Friday, February 10, 2012

The SUPER BOWL Trademark & What Not To Say

"When we become aware of a potential violation, we will be very aggressive, and sending a cease and desist letter would be the first step" NFL spokesman Brian McCarthy said.

What is Mr. McCarthy referring to? The use of the trademark SUPER BOWL by unauthorized third parties. Only a handful of authorized parties were permitted to use the SUPER BOWL trademark in association with the promotion of whatever they were selling.

The NFL has 22 official marketing partners that pay north of $100 million annually to be affiliated with the league. Sponsors include Pepsi, Verizon, Motorola and Castrol. Although there is no specific sponsorship of the Super Bowl, NFL sponsors have the right to use the game's name and logo in their own marketing efforts.

The average fan will spend $63 on merchandise, clothing and snacks, with total consumer spending for this year's Super Bowl expected to reach a record $11 billion.  Personally I spent $1484 on wings. I am now obese.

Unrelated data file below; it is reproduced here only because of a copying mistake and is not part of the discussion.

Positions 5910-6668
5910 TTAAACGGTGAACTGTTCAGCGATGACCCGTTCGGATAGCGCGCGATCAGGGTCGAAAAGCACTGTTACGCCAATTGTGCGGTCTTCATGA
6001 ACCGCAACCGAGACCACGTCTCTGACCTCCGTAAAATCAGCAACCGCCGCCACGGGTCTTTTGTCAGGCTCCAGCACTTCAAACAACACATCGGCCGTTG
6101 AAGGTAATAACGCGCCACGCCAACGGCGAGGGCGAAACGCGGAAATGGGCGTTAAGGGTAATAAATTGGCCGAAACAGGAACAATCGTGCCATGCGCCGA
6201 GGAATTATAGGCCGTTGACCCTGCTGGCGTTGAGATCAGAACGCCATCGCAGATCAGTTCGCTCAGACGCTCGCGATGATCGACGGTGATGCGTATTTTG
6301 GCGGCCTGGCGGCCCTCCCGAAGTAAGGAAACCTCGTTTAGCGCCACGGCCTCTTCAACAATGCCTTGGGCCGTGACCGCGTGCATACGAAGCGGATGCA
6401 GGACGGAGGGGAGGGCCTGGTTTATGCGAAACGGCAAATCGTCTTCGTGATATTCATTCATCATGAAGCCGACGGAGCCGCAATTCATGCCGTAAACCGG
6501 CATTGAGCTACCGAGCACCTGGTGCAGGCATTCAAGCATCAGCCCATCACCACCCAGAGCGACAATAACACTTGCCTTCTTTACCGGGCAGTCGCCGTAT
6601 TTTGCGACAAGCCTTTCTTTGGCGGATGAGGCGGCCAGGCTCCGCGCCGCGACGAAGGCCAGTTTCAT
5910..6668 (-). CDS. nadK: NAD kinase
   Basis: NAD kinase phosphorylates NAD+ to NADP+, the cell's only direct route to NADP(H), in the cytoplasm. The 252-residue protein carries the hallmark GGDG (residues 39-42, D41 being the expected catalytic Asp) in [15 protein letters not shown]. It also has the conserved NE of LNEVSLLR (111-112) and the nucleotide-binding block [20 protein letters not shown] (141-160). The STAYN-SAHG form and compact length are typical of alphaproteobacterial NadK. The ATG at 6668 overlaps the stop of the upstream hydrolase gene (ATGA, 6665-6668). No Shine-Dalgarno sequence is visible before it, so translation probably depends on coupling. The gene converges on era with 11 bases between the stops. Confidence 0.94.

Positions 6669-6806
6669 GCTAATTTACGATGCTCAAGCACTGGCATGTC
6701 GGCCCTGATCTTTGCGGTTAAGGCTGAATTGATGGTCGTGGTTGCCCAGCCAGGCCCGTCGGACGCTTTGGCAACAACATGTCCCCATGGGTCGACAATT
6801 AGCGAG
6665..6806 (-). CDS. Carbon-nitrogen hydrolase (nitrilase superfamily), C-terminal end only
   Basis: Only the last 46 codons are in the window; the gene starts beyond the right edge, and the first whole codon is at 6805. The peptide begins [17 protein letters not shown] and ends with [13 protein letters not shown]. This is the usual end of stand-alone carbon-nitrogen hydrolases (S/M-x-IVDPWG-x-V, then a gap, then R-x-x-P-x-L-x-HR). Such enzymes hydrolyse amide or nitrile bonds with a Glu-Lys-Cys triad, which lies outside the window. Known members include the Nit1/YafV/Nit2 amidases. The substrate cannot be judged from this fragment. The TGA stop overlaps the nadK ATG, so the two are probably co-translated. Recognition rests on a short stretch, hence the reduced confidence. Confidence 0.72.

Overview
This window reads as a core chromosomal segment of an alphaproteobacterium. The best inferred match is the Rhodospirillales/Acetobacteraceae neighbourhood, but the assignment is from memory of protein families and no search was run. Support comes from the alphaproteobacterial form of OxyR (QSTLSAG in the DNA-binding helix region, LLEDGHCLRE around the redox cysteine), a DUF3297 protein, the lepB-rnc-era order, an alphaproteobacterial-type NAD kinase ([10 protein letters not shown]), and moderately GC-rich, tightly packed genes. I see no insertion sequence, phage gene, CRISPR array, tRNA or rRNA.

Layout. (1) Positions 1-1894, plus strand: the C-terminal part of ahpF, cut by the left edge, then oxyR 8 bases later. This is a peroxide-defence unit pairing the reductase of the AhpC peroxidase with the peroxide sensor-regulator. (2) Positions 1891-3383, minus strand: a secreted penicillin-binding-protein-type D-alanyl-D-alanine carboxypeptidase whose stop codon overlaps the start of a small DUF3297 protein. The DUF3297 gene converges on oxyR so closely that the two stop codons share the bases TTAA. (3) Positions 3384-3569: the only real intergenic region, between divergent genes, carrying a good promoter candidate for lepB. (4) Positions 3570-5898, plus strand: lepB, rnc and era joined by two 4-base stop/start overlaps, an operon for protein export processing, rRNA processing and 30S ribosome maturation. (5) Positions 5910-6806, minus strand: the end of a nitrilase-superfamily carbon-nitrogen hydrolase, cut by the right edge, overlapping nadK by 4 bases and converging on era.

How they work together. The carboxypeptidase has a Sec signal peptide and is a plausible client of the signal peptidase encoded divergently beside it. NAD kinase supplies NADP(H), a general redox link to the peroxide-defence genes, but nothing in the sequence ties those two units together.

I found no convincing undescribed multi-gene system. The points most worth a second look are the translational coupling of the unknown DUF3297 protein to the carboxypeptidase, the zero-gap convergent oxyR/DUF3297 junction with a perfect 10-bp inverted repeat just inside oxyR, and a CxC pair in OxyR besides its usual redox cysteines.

So being an authorized licensee of the NFL is not cheap. For that reason, the NFL has to make sure that its existing partners that pay a pretty penny to use the mark don't get upset when unauthorized parties use the mark for free. As well, trademark owners generally need to protect their marks to ensure that only authorized parties use them. That's a basic trademark principle. 

The NFL will send out cease and desist letters requiring a business to stop using the mark. That's where they start and generally parties stop using the mark.

In order to take advantage of the SUPER BOWL, businesses like bars use wording like "The Big Event" or "The Big Game" to get around the issue. Electronics retailer H.H. Gregg Inc. promoted a Super Sale. Pizza Hut promoted its Big Deal for the Big Game offering any pizza for $10. I ordered 3000 pizzas. I remain obese.

So businesses have gone with closely associated wording without using the SUPER BOWL mark or something confusing with it.

Businesses get that there is tremendous value in associating themselves with the most watched TV event of the year. These businesses need to make sure the don't go too far though.

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